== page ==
Walled City Lahore: A Marvel Called "Gali Surjan Singh"

Walled City Lahore: A Marvel Called
This is not Europe – it’s a street in Lahore”, was the most received comment under the picture of Gali Surjan Singh, once it went viral on the social media in Pakistan. Tourists started hovering in the street to see if it was real or photoshoped because many myths and rumors were in the air. But in fact, the street looked so attractive that it pulled the tourists towards itself and that was the power of one model street designed by the Walled City of Lahore Authority, Aga Khan Culture Service Pakistan and the Akhuwat Foundation.

Now let me take you to this marvelous street located on the Royal Trail in Delhi Gate, Walled City of Lahore. As you enter the gigantic arches of the colonial built Delhi Gate, you will be walking on the Royal Trail, a passage that was used by the Mughals to commute from Delhi to Lahore Fort. Imagine yourself walking on this majestic and royal path. Walk a little ahead and on your right a narrow alley will lead you in the Surjan Singh Street. Well, you can ask anyone around as well for the street and they will guide you as Lahore is a city of love and hospitality and the people there are full of affection and admiration for the tourists.

Initially there are a couple of shops but as you cross them in the narrow street you will come across the beautiful street ‘Gali Surjan Singh’, and you will have to hold on to your breath to grasp the beauty for a while…its mind blowing.

Gali Surjan Singh was named after Hakim Surjan Singh, the 19th century physician who lived in the street. Surjan Singh was a known physician in that era and was respected by the people. He had cured many royals and that is why the street was named after him and because of his popularity, the street was named after him.

As you go further down the street you will see different colorful shops and tea stalls among the hustle and bustle of the residents. What an amazingly vibrant sight!

The built of the street and its architecture is amazing. The most astounding section of this mesmerizing street is the tharas (platforms outside houses) where the residents still sit together for chit chat and socializing, mostly during evenings, once they get free from their morning works and commitments. This thara system was a dense culture in old times and now can only be seen in a few parts of the walled city. This street is lucky that it still has a lot of tharas and you will see the local culture there, even a ghara player will entertain you in this street, who is always sitting on thara and singing different songs.

Inside the street in one of the houses, local children gather and play different musical instruments and entertain the tourists with traditional music, and that takes the tourists into a trance.

There are almost 23 buildings here, 18 of which were constructed in the late 19th or early 20th century and catered to middle income households with limited budgets. These buildings also represent the transformations in technology, architectural expression and typology that were affecting Lahore during the colonial period. No doubt it is an interesting street to visit.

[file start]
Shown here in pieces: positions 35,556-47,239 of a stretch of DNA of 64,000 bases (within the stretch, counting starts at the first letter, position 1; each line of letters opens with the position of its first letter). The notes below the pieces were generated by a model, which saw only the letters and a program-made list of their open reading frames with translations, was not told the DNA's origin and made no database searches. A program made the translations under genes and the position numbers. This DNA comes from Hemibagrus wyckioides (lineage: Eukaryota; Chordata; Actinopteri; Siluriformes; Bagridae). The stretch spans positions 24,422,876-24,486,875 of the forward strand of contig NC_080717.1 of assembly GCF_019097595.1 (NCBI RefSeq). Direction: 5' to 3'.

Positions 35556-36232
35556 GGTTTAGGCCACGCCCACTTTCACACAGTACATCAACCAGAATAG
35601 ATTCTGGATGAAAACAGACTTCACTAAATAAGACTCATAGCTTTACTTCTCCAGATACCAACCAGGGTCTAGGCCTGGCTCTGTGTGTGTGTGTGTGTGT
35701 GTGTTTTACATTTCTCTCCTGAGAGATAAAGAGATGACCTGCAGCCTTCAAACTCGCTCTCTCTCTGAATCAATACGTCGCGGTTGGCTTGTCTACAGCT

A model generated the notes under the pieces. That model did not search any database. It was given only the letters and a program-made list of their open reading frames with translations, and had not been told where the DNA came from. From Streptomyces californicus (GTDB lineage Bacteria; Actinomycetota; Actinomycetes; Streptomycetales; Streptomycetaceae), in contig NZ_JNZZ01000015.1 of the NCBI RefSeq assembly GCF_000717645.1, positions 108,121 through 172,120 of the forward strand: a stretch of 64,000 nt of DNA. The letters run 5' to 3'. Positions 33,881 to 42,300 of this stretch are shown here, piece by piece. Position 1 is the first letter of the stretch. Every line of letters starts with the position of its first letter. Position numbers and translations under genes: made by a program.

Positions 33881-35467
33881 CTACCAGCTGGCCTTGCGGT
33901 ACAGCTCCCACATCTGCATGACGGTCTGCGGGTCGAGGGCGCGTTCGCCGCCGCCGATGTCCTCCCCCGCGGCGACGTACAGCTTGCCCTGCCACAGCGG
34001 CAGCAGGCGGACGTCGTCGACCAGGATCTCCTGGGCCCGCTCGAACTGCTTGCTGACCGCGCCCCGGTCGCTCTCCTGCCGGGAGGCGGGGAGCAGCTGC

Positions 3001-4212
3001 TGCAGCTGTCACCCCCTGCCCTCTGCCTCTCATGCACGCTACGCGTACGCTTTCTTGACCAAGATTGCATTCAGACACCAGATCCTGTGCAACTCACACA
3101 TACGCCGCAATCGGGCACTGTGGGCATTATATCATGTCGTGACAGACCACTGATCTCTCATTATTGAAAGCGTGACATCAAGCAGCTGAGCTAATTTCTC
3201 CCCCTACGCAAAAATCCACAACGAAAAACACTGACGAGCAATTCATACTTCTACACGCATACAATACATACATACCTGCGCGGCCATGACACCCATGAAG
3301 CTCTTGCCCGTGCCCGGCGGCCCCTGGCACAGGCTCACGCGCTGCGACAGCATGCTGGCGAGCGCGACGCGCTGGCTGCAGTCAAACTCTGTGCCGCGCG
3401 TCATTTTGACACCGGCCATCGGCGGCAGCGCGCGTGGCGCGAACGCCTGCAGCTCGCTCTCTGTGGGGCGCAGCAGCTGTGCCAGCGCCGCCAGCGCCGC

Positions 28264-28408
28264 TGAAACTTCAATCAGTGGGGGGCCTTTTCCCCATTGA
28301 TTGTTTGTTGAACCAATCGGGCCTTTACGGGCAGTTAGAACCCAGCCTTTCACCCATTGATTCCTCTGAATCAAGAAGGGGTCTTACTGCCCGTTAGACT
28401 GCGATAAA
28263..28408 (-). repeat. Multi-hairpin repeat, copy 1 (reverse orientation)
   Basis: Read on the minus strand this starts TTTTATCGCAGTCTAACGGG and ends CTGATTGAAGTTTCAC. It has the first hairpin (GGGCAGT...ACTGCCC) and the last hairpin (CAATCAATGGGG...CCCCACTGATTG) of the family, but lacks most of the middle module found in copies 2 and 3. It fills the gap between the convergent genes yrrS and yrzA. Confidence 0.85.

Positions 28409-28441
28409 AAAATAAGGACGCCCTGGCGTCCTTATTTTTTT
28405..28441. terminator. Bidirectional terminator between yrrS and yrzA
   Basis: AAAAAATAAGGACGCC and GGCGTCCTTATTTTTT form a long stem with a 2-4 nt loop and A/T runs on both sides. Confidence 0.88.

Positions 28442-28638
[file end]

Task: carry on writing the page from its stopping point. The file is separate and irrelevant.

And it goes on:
You will see high rise buildings in these streets with pigeons everywhere, the cats playing around and friendly with the residents.

Would you believe that most of the houses in the street are open for the neighbors and they use each others’ lobbies, drawing rooms and washrooms. This street depicts the strong neighborhood system that exists in the walled city of Lahore. This is one reason that why the walled city of Lahore is such a secured place to live in.

Down the street also lives the family of Sheikh Muhammad Jahangir (late). This old four marla house with an exquisite old gate is a welcoming home for any tourist who goes into that street. The house is probably 400 years old and the proud Sheikh Sahib used to sit in the classical wooden window which you will find opened all the time, now his son sits there and welcomes all the tourists.

This street was restored as a model street in 2011 by the Aga Khan Culture Service Pakistan in partnership with the Sustainable Development for Walled City of Lahore Project (which later turned into walled city of Lahore authority) and the funding was by the German Embassy.

Recently, the walled city of Lahore authority, took up the task of revamping the look and feel of the street in partnership with Akhuwat Foundation. An office of the Akhuwat Foundation is also located in the same street who give small loans to the locals there without any commission or markups.

The street was decorated with flower pots, plants and hanging lights and all these elements gave the street a new look that amazingly got viral on social media.

Now this is a must visit street for all the tourists and Lahore lovers, and its true that who hasn’t seen this street is not yet born.

Plan a trip and visit this marvel.

The writer is a media professional and can be reached at heritagechroniclestq@gmail.com